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2 O Love, who ere life's earliest dawn

On me Thy choice hast gently laid ;
O Love, who here as man wast born,

And wholly like to us wast made;
O Love, I give myself to Thee,

Thine ever, only Thine to be.
3 O Love, who once in time wast slain,

Pierced thro' and thro’ with bitter woe;
O Love, who wrestling thus didst gain,

That we eternal joy might know;
O Love, I give myself to Thee,

Thine ever, only Thine to be.
4 O Love, who lovest me for aye,

Who for my soul dost ever plead ;
O Love, who didst my ransom pay,

Whose power sufficeth in my stead ;
O Love, I give myself to Thee,

Thine ever, only Thine to be.
5 O Love, who once shalt bid me rise

From out this dying life of ours ;
O Love, who once o'er yonder skies

Shalt set me in the fadeless bowers ;
O Love, I give myself to Thee,
Thine ever, only Thine to be.

J. Scheffler. Tr. C. Winkworth. 239

L. M. 61.
Oh, who like Thee, so calm, so bright,
Lord Jesus Christ, Thou Light of light,
Oh, who like Thee did ever go
So patient through a world of woe,
So meek, so lowly, yet so high,

So glorious in humility ?
2 0 wondrous Lord, our souls would be

Still more and more conformed to Thee;
Would lose the pride, the taint of sin,
That burns these fevered veins within ;

And learn of Thee, the lowly one,
And like Thee all our journey run.

3 Oh, grant us ever on the road

To trace the footsteps of our God ;
That when Thou shalt appear, arrayed
In light to judge the quick and dead,
We may to life immortal soar,
Through Thee, who livest evermore.

A. C. Coxe. Revised.


C. M. 81.
Oh, where is He that trod the sea,

Oh, where is He that spake,
And demons from their victims flee,

The dead their slumbers break ?
The palsied rise in freedom strong,

The dumb men talk and sing,
And from blind eyes, benighted long,

Bright beams of morning spring.

2 Oh, where is He that trod the sea ?

Oh, where is He that spake ?
And piercing words of liberty,

The deaf ears open shake ?
And mildest words arrest the haste

Of fever's deadly fire,
And strong ones heal the weak who waste

Their life in sad desire.

3 Oh, where is He that trod the sea,

Oh, where is He th spake?
And dark waves, rolling heavily,

A glassy smoothness take;
And lepers, whose own flesh has been

A solitary grave,
See with amaze that they are clean,

And cry, 'tis He can save.

4 Oh, where is He that trod the sea ?

'Tis only He can save ;
To thousands hungering wearily,

A wondrous meal He gave :
Full soon, with food celestial fed,

Their mystic fare they take ;
'Twas springtide when He blest the bread,

And harvest when He brake.

5 Oh, where is He that trod the sea ?

My soul, the Lord is here :
Let all thy fears be hushed in thee;

To leap, to look, to hear,
Be thine : thy needs He'll satisfy;

Art thou diseased, or dumb ?
Or dost thou in thy hunger cry?
I come,” saith Christ, “I come.

T. T. Lynch.


C. M. 81. THINE arm, O Lord, in days of old

Was strong to heal and save ;
It triumphed o’er disease and death,

O'er darkness and the grave.
To Thee they went, the blind, the dumb,

The palsied and the lame, The leper with his tainted life,

The sick with fevered frame.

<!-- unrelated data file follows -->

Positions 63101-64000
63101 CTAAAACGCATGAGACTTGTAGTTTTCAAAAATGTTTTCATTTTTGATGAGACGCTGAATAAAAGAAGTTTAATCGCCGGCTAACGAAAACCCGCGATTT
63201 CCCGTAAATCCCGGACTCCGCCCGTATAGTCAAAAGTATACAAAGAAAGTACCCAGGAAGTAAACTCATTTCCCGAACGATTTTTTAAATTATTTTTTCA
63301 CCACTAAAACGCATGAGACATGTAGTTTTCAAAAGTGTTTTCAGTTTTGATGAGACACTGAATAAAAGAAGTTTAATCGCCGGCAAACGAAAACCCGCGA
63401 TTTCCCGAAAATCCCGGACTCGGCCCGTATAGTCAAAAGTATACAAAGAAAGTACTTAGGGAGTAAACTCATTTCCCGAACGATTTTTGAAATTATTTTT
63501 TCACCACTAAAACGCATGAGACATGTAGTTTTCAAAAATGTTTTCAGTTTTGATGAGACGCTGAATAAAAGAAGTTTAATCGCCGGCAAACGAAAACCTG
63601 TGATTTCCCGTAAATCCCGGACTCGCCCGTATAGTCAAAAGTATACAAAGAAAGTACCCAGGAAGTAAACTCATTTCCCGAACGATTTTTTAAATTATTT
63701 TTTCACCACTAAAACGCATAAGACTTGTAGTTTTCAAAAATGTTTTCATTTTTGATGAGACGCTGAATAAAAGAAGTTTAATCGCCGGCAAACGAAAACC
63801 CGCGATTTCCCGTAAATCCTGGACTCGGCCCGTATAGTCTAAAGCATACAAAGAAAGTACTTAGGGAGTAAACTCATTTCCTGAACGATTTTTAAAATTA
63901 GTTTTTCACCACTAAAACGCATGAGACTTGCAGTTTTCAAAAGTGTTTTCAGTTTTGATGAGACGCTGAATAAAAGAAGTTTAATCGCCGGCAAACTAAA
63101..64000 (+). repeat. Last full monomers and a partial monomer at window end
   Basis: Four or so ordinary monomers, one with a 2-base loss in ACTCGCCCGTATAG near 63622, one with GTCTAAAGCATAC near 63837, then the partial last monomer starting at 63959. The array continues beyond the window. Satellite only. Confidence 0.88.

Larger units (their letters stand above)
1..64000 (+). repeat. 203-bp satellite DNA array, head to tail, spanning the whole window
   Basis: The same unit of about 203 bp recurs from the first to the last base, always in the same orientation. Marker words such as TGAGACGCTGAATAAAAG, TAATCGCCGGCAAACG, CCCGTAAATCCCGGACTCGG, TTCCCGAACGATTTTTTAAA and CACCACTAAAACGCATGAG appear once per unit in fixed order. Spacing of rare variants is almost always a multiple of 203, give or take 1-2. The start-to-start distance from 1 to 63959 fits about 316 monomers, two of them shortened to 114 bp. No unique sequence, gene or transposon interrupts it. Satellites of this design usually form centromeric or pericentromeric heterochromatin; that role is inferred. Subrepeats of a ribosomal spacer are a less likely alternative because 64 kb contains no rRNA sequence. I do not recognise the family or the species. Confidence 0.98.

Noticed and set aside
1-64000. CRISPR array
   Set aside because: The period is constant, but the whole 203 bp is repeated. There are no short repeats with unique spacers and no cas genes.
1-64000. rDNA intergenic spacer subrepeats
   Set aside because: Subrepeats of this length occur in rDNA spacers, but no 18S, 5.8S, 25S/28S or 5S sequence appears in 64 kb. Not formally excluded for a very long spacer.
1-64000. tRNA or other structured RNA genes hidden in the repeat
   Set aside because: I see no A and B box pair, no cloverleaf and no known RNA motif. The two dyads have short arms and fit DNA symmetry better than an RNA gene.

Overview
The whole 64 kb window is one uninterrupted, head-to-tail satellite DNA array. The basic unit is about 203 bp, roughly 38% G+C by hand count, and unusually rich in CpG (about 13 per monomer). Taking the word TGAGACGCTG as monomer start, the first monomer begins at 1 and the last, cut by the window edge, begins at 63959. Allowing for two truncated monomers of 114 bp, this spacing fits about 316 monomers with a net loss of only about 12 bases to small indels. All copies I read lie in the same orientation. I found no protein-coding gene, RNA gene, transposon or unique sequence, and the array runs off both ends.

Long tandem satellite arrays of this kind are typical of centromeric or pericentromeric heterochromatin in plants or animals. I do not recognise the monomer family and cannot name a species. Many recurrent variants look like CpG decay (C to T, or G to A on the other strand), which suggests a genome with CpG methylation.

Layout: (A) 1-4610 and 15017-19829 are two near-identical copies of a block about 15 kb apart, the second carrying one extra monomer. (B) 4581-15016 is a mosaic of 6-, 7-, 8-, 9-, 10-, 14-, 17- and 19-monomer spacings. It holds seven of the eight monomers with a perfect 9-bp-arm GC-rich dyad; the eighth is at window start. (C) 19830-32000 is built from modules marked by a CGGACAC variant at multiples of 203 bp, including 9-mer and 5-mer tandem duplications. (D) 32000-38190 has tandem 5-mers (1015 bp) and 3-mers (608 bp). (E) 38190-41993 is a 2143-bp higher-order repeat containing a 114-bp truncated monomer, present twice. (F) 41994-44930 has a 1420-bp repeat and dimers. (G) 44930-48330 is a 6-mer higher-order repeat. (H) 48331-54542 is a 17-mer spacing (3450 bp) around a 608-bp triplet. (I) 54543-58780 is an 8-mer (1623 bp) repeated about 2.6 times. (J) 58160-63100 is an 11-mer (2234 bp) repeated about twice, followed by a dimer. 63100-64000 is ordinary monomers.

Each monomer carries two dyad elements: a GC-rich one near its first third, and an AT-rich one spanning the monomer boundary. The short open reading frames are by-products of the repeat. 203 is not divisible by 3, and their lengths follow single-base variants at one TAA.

2 And lo! Thy touch brought life and health,

Gave speech, and strength, and sight; And youth renewed and frenzy calmed

Owned Thee, the Lord of light.
And now, O Lord, be near to bless,

Almighty as of yore,
In crowded street, by restless couch,

As by Gennesaret's shore.

3 Though love and might no longer heal

By touch, or word, or look ;
Though they who do Thy work must read

Thy laws in nature's book ;
Yet come to heal the sick man's soul,

Come, cleanse the leprous taint,
Give joy and peace, where all is strife,

And strength, where all is faint. 4 Be Thou our great deliverer still,

Thou Lord of life and death,
Restore and quicken, soothe and bless

With Thine almighty breath.
To hands that work and eyes that see,

Give wisdom's heavenly lore,
That whole and sick, and weak and strong,
May praise Thee evermore.

E. H. Plumptre. 242

L. M. 61. We saw Thee not when Thou didst come

To this poor world of sin and death,
Nor e'er beheld Thy cottage-home

In that despised Nazareth ;
But we believe Thy foot-steps trod

Its streets and plains, Thou Son of God. 2 We did not see Thee lifted high

Amid that wild and savage crew, Nor heard Thy meek, imploring cry:

Forgive, they know not what they do!” Yet we believe the deed was done

Which shook the earth and veiled the sun. 3 We stood not by the empty tomb

Where late Thy sacred body lay, Nor sat within that upper room,

Nor met Thee in the open way; But we believe that angels said, Why seek the living with the dead ?”

4 We did not mark the chosen few,

When Thou didst thro’ the clouds ascend, First lift to heaven their wondering view,

Then to the earth all prostrate bend ;
Yet we believe that mortal eyes
Beheld that journey to the skies.

5 And now that Thou dost reign on high,

And thence Thy waiting people bless, No ray of glory from the sky

Doth shine upon our wilderness ; But we believe Thy faithful Word,

And trust in our redeeming Lord. Unknown American Author. Rewritten by H. J. Buckoll.

Afterwards rewritten by J. H. Gurney. 243

L. M. 61. O LIGHT, whose beams illumine all

From twilight dawn to perfect day, Shine Thou before the shadows fall

That lead our wandering feet astray : At morn and eve Thy radiance pour, That youth may love, and age adore.

2 O Way, thro' whom our souls draw near

To yon eternal home of peace, Where perfect love shall cast out fear,

And earth's vain toil and wand'ring cease; In strength or weakness may we see Our heavenward path, O Lord, thro' Thee.

3 0 Truth, before whose shrine we bow,

Thou priceless pearl for all who seek, To Thee our earliest strength we vow,

Thy love will bless the pure and meek ; When dreams or mists beguile our sight, Turn Thou our darkness into light.

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